The Corner

Health Care Shenanigans

The “clarification” of the agreement between health industry leaders and the White House offered by the American Hospital Association yesterday is really staggering. According to the story Kathryn links below, AHA president Richard Umbdenstock told his members that Obama had misstated the agreement: that it wasn’t to reduce the growth of health care costs by 1.5%  per year for ten years, but rather to reduce that growth by 1.5% in total over ten years.

The White House earlier this week used the annual 1.5% figure to assert that the agreement would “save” $2 trillion over a decade, which would thereby magically allow the government to pay for the Democrats’ emerging health care plans. The savings would all have come from reductions in the rate of growth of costs, not actual savings, but it now seems that even that claim—with its layer upon layer of creative fiction—was not what the industry groups agreed to. What the groups have in mind is cutting a total of 1.5% off the rate of growth over 10 years, which would take a few drops of water out of the ocean of debt threatening to drown the federal budget. And of course even that much more modest goal is just a vague promise, with no plans or commitments behind it.

More ominously for the Obama plan, the White House’s ham-handed use of the industry groups has made the industry nervous and caused the groups to start backing away. The New York Times reports:

The Washington office of the American Hospital Association sent a bulletin to its state and local affiliates to “clarify several points” about the White House meeting. In the bulletin, Richard J. Pollack, the executive vice president of the hospital association, said: “The A.H.A. did not commit to support the ‘Obama health plan’ or budget. No such reform plan exists at this time.” Moreover, Mr. Pollack wrote, “The groups did not support reducing the rate of health spending by 1.5 percentage points annually.”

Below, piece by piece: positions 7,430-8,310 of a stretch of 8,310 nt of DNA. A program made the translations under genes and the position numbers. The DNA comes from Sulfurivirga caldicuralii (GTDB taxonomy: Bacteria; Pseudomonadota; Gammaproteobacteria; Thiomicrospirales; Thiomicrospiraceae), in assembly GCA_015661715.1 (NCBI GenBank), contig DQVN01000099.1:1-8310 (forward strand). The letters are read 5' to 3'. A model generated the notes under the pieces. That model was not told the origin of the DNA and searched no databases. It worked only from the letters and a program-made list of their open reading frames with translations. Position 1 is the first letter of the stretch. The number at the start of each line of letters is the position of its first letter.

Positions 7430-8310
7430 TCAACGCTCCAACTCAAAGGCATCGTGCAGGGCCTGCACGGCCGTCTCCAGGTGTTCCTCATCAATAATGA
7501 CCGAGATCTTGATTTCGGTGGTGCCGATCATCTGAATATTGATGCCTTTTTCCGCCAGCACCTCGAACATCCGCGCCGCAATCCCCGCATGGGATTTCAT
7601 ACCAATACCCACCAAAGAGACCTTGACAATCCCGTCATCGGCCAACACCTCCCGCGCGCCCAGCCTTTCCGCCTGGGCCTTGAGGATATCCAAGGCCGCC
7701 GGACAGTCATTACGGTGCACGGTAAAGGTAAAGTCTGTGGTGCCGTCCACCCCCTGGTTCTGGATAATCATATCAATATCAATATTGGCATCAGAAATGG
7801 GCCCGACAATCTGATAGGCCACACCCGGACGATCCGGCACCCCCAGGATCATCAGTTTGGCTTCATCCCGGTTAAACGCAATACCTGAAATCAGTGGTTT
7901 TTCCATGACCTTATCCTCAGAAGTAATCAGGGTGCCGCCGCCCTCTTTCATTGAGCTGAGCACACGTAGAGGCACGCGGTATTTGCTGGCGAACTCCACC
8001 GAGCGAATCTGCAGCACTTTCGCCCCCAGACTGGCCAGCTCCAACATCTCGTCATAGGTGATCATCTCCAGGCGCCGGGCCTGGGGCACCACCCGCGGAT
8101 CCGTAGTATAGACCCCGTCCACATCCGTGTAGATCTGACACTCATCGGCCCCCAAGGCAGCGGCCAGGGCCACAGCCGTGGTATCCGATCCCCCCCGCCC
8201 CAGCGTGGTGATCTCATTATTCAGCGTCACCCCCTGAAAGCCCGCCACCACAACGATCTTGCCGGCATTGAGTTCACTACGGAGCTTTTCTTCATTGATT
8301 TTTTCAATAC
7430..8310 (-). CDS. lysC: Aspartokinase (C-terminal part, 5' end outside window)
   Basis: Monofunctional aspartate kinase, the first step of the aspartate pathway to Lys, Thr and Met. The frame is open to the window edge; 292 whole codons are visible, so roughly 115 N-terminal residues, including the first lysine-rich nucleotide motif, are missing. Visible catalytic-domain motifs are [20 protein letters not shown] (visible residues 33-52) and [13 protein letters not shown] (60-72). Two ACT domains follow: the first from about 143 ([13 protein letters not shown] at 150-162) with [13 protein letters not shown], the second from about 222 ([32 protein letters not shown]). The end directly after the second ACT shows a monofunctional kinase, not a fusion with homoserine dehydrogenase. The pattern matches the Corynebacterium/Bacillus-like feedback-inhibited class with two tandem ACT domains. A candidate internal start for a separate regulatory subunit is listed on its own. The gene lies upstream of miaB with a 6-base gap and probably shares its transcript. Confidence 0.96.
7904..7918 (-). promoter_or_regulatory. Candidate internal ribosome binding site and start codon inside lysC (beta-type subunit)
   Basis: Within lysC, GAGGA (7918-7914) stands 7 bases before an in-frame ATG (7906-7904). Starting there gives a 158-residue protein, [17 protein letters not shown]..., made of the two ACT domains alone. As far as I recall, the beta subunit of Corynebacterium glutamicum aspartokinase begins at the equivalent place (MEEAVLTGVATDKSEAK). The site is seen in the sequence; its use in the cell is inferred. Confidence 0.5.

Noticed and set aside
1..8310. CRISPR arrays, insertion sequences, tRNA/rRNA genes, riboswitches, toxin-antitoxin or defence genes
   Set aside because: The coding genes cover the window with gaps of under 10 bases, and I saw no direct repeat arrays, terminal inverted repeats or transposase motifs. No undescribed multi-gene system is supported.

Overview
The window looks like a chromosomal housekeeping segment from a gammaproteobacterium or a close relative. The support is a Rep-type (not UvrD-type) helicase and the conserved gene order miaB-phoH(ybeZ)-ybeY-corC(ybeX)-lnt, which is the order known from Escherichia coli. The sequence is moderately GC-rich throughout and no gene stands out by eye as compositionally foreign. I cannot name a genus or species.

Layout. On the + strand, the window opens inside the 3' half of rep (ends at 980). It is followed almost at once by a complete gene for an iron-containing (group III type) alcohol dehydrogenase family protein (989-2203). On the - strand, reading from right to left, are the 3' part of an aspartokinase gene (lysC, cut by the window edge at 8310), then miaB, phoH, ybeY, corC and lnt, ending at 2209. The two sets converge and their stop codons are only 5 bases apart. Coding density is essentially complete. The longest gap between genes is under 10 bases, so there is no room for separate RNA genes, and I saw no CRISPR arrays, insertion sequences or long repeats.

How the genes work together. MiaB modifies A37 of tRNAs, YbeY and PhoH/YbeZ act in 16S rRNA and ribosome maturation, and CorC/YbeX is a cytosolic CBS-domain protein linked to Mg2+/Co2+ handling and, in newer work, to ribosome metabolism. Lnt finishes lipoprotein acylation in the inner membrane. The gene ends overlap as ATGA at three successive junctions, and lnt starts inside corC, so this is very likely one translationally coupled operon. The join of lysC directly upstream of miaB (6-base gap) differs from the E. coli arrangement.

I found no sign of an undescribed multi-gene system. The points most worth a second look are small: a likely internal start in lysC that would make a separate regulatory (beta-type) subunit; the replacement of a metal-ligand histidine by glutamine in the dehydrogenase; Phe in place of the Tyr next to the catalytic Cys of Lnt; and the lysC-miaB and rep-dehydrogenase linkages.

The White House seemed at first to acknowledge that the agreement was not what they had claimed on Monday, but then apparently decided to play “he said/he said” instead. The Times again:

Nancy-Ann DeParle, director of the White House Office of Health Reform, said “the president misspoke” on Monday and again on Wednesday when he described the industry’s commitment in similar terms. After providing that account, Ms. DeParle called back about an hour later on Thursday and said: “I don’t think the president misspoke. His remarks correctly and accurately described the industry’s commitment.”

All of this suggests a remarkable degree of ad hoc carelessness in the White House’s handling of the providers groups. At this vague generalities stage in the development of the Clinton health care plan in 1993, many of the same major health care industry groups were also playing ball with the White House’s efforts, hoping to carve out room for themselves in whatever emerged. They thought something was certain to come out of the process and wanted to be sure they were not left in the cold. But as details of the plan began to be hammered down, the industry groups came to see that no good could come of it for them, and as they backed off the aura of inevitability around the process quickly faded too. This time around, the Democrats insist they are intent on avoiding that fate, but these early missteps tend to suggest otherwise.

The logic of the Democrats’ approach to health care this year requires that the immense cost of their plan and the dark side of government health insurance (especially the rationing of care) be kept from the public by means of fictional alternative cost-cutting measures. They hope to get the industry players to offer this cover by scaring those players into believing that ObamaCare is inevitable and they might as well play ball. But if instead they scare the industry away, both the cost and the character of government-financed health insurance become much more difficult to hide.

Yuval Levin is the director of social, cultural, and constitutional studies at the American Enterprise Institute and the editor of National Affairs.


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